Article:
9. JIO

    JIO shaken - not stirred Gold Supporting Member Commercial User

    Jun 30, 2010
    The Mission SF/CA
    musician/artist/owner - Gildaxe
    Yah, pretty awesome right? :bassist:
  10. Bruce Johnson

    Bruce Johnson Commercial User

    Feb 4, 2011
    Fillmore, CA
    Professional Luthier
    Go for it, JIO! I love that black worn through to red and yellow (maple) at the edges. I saw an old Ampeg Scroll Bass that looked like that. It had originally been red, was repainted black, and then was worn through all around the edges. It was gorgeous, and was the inspiration for the finish I did on my own sweetheart AUB-2 #060: Black with red worn edges. I did it as a subtle effect, not as dramatic as yours.




    The worn spots on the 3rd & 5th positions are genuine wear from almost 15 years of gigs!
  11. subs
    JIO likes this.
  12. JIO

    JIO shaken - not stirred Gold Supporting Member Commercial User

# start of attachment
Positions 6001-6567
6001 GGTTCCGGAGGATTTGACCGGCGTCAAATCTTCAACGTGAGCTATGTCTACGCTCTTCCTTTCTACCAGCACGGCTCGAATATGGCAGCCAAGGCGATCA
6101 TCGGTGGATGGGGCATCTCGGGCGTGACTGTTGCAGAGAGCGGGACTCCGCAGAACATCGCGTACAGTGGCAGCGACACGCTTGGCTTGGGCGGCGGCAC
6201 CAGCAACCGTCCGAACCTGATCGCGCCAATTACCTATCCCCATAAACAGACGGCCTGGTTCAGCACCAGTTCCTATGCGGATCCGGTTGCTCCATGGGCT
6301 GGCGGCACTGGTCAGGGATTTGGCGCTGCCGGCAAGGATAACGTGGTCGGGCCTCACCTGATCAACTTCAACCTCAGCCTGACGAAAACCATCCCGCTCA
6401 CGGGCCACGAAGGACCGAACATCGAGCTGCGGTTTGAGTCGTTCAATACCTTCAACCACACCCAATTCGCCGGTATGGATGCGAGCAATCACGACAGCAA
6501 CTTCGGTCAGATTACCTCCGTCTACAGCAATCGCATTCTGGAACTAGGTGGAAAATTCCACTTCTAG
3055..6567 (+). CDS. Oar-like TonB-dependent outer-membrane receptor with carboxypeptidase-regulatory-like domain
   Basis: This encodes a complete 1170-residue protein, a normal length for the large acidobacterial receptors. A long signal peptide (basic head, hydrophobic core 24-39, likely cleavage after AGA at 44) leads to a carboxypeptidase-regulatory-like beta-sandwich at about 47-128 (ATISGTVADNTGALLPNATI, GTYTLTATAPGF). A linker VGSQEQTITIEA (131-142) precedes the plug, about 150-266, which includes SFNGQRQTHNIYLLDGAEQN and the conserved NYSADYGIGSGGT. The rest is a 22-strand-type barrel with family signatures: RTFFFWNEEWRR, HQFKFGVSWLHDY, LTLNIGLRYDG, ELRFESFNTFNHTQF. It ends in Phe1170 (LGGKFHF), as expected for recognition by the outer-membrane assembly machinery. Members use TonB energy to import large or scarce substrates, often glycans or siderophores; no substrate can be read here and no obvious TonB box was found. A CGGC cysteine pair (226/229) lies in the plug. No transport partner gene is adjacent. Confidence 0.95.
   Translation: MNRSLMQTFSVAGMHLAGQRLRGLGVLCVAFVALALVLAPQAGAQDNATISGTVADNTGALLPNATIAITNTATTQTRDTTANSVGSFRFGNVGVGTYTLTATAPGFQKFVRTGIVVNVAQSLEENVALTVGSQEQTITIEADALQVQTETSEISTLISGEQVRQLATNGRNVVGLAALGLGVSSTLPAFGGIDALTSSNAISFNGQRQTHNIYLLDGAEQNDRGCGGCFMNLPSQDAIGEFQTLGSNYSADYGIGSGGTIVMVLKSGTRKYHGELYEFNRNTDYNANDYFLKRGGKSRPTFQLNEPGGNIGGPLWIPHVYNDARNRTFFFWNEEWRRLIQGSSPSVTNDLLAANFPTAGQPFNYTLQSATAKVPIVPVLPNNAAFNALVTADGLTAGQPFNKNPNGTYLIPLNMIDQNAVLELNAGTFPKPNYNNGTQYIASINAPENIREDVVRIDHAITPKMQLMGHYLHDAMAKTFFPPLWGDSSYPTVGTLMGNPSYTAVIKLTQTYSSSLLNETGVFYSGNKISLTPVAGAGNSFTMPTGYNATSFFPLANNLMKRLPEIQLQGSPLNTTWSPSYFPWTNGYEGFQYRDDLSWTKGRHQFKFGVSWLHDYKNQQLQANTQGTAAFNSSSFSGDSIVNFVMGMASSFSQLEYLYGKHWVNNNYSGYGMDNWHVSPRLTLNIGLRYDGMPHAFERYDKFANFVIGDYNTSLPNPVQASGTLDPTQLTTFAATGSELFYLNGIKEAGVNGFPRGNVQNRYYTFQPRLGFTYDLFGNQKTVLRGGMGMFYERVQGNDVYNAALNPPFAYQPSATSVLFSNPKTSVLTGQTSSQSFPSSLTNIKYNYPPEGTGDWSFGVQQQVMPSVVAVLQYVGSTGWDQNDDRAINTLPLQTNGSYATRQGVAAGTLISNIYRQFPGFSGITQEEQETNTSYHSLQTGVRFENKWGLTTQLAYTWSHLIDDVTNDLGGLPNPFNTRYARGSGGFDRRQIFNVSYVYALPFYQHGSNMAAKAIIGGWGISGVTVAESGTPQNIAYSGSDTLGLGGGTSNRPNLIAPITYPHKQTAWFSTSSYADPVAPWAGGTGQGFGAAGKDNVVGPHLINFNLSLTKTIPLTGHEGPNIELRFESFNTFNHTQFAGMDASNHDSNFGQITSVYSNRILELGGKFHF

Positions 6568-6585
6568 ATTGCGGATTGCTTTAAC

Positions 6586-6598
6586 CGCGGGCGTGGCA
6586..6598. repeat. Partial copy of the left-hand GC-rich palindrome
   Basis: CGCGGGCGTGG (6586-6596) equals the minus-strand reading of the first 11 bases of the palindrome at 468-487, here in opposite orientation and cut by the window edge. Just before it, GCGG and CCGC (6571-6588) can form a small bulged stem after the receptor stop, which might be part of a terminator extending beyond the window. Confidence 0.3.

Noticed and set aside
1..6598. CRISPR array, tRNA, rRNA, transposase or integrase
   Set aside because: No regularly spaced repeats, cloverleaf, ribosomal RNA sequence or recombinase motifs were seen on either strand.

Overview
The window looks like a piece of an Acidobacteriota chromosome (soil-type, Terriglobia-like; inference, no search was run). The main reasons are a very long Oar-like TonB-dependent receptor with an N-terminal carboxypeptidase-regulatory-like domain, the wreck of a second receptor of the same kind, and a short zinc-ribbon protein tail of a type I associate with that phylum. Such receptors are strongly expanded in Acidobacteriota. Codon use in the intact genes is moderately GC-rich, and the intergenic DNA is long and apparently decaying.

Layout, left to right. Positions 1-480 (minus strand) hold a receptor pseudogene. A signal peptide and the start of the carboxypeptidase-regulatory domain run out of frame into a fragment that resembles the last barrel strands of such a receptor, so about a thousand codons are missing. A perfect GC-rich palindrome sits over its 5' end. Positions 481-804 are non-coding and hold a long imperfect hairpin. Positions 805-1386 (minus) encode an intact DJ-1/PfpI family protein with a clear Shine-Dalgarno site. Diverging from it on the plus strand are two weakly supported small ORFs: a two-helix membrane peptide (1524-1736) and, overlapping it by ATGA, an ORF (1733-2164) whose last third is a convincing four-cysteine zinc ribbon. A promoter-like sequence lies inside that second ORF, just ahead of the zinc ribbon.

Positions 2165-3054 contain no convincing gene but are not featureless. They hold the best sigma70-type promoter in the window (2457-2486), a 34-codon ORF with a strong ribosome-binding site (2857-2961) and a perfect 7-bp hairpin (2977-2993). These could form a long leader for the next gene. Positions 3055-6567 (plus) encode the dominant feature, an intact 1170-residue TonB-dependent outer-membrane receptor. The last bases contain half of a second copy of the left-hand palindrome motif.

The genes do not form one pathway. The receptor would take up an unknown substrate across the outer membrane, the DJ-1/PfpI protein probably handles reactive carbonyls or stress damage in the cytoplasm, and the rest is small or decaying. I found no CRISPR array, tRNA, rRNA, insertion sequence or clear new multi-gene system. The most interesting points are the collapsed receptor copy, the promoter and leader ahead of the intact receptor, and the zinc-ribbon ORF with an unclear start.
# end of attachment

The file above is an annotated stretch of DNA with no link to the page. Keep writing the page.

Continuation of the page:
Jun 30, 2010
    The Mission SF/CA
    musician/artist/owner - Gildaxe
    Excellent Bruce! Black & red, and yellow, black and red are always cool!

    daveman50, Rabidhamster and bholder like this.
  13. ardgedee


    May 13, 2018
    Always loved subtle crackle finishes more than the in-your-face ones. Good luck with the project!
    JIO and MordBass like this.
  14. I'll be keeping an eye on this and looking for some detailed "how to" on the crackle finish. I've got a future project idea that needs a crackle finish, but I really like the big "in your face" crackles of the 80s hair metal days and my research on the Montana product is that it works very well for that small, subtle crackle and not so much for the big heavy crackle. I want more of that crackle in that Keisel video.
    JIO likes this.
  15. JIO

    JIO shaken - not stirred Gold Supporting Member Commercial User

    Jun 30, 2010
    The Mission SF/CA
    musician/artist/owner - Gildaxe